My typical horse-filled weekend was a little truncated this time due to Real Life commitments. Boo. But it’s also kind of nice to look forward to the weekend days so much that even when you can’t go to the barn because of something else exciting, you’re still super disappointed to miss out on the day with the horses. One might say I’m a wee bit obsessed with them.
It kind of worked out anyway though, since the boys got their feet done on Friday. The babies have resumed their evening gallops around the pasture as of late, and the ground is slowly but steadily getting harder and drier, so Presto had managed to break off a decent chunk of toe from one foot plus he had a little bruise on the toe of the other. He was sound anyway, but they were ugly. And Henry’s feet grow like crazy in the summer, so even at 5 weeks he was growing over the outsides of his hinds. So they got their pedicures on Friday (I have taken to tipping my new farrier every time because he always shows up when I ask and actually texts me back, works with my vet, and he’s been successful at keeping shoes on Henry which not many have been able to do. Plus he has a female assistant. Anyone else tip their farrier or am I crazy? I want to foster the relationship and reward the good service.) and then they got Saturday off.
Last week when I posted my Pivo update post they actually released another new software update, a beta version of their horse tracking that was supposed to be capable of tracking the horse even when it was going straight away or coming straight at the camera, and maybe even jumping. I was really itching to put that to the test, so I made sure my Pivo was charged up and figured I’d throw the ultimate test at it: a jumping session.
I have to be honest, I didn’t expect it to work out in my jump field at all. Knowing that the software is looking for a rectangular shape, and knowing that it had issues with a) obstacles in it’s path b) lots of changes of light/shade c) jumping horses when they go airborne d) horses changing direction at speed e) things not being level… this whole scenario is kind of Pivo’s worst nightmare. My jump field is on a bit of a slope, there are several trees, lots of changes from light to dark not just with the shade but also with the background, plus there are all the jumps out there. I didn’t think it would even be able to track me around the trees, much less at speed while we were jumping. I just figured hey maybe it’ll catch a few fences and that’s better than nothing.
And, y’all… even with all of those challenges, it only lost me once. I’m completely floored by it. The new tracking updates take this thing from a useful little gadget right up there to champion status. Now it can film jump courses! So delighted that Pivo has not only been listening to our feedback, but actively (and quickly) working to improve this tool specifically for equestrian use. It’s rapidly becoming one of my favorite purchases ever. Look how well it did!
And yes, Henry is proud of himself. Like 110% of the time. At least he didn’t buck through all the corners this week.
When Pivo released this new update it was really meant for all the people that had been requesting to be able to place it at C outside of a dressage ring so they could record virtual tests. It struggled with that placement before, since it was looking for that rectangular horse shape all the time, which is lost when the horse comes directly towards or away from the camera. So I figured for Presto’s ride I would place it at C and go ahead and thoroughly test out this new beta tracking in one day.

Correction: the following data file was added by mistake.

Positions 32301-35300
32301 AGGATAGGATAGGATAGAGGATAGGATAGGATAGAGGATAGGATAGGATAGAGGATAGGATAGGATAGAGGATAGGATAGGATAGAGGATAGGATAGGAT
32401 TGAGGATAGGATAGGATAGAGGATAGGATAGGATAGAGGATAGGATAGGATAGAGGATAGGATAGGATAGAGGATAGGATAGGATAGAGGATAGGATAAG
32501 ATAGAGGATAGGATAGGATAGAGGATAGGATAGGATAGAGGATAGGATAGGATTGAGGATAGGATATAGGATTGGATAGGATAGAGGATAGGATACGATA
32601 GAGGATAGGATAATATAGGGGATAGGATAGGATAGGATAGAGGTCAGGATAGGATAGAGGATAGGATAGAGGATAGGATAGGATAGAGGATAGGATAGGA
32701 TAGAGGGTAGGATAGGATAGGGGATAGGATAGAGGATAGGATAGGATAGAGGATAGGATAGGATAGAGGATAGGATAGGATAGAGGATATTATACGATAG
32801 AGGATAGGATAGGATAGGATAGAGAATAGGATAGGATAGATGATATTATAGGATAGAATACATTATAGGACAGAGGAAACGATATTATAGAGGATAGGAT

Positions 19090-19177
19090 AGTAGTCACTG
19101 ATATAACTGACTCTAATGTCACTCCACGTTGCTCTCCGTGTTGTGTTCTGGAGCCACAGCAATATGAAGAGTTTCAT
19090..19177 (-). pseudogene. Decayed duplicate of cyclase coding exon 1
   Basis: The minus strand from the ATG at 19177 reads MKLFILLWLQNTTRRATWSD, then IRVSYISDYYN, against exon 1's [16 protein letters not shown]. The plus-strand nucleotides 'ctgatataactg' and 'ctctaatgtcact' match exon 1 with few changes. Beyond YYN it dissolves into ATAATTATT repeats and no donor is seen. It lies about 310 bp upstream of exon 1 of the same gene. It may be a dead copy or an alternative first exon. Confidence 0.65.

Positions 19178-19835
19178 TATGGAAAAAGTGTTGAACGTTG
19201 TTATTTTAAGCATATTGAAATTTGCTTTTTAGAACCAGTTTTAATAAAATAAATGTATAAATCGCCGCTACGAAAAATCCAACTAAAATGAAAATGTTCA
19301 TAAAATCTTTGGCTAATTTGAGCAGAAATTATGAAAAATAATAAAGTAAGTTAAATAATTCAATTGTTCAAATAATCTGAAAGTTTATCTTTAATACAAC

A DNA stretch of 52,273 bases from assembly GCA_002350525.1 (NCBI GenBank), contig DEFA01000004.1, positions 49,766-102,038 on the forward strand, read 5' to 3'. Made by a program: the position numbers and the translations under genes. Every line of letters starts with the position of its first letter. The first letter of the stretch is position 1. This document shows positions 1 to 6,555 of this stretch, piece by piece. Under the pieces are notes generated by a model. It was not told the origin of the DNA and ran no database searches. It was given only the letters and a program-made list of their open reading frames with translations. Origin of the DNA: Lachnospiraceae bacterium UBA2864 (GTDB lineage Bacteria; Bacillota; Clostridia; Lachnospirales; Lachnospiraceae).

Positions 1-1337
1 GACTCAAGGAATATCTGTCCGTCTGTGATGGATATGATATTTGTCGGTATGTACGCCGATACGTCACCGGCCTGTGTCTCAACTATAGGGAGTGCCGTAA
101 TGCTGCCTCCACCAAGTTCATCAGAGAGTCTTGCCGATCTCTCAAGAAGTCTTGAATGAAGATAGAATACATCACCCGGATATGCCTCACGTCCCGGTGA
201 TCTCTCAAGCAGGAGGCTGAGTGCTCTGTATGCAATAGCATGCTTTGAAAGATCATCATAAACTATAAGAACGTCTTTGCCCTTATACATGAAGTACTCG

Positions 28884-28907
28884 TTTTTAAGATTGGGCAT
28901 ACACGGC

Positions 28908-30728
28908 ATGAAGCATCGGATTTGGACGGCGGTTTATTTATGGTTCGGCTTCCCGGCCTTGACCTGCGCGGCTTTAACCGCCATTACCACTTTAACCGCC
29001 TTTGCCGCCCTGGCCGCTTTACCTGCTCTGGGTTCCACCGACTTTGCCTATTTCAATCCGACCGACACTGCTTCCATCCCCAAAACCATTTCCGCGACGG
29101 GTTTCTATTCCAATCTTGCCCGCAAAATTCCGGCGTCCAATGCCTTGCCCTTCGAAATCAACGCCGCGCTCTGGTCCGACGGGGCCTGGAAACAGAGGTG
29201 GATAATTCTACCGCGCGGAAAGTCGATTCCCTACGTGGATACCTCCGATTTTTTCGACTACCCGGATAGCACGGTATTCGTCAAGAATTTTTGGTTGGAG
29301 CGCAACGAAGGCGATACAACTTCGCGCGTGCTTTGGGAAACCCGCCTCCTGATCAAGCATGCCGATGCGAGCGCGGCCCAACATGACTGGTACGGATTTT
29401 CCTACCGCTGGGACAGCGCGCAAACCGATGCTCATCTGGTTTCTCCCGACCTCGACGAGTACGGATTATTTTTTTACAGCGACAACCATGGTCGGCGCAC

By this point it was hot AF and I was getting kind of brain fried, though, because I flubbed some things. First I COULD NOT figure out why I couldn’t find horse mode (because I hadn’t selected AI yet… freaking duh…) so I fiddled with that for an embarrassingly long time. This thing literally takes less than a minute to set up when you’re not being an idiot. And then once I did get it started I’m pretty sure I forgot to select auto zoom, because… nothing zoomed. Major facepalm for myself here.
But the good news is that it did follow me pretty well from C. A couple times I got too close (I should have placed it further back from C, not as close to the rail as I did) and it lost me until I came back in the frame, but pretty good. I think for my purposes I would prefer to place the tripod at E or B, to get a better view for video. Next time I’ll try E, and set it about 10′ back from the arena rail. And uh, remember to select the right settings.
I haven’t ridden Presto in the ring in a couple weeks nor have I been doing his mid-week lunge with balancing reins, and you could tell. I struggle to have enough time for both horses on the weekdays.
I was just about dying of heat stroke after 20 minutes with Presto. It’s just too freaking hot now by the time you get past mid-morning. Luckily he handles the heat really well though, because he wasn’t even so much as breathing heavily by the time we were done. I’m super glad about that… having one heat intolerant horse is enough of a problem. If it’s going to stay at/near triple digits I’m thinking of maybe taking one ride a week from Henry’s schedule (he’s at 5 rides, so that would cut him down to 4) and adding one to Presto’s (which would give him 2 rides). Maybe one hack and one arena day? Usually August is Henry’s yearly vacation, I just hack him a few days a week, but this year there’s really been nothing to give him a vacation from, plus he was off for Dec and Jan with his foot bruise. But he does struggle with the heat this time of year, so an extra day off wouldn’t be bad for him, and it would give me more time for Presto.
How’s everyone else holding up in this weather?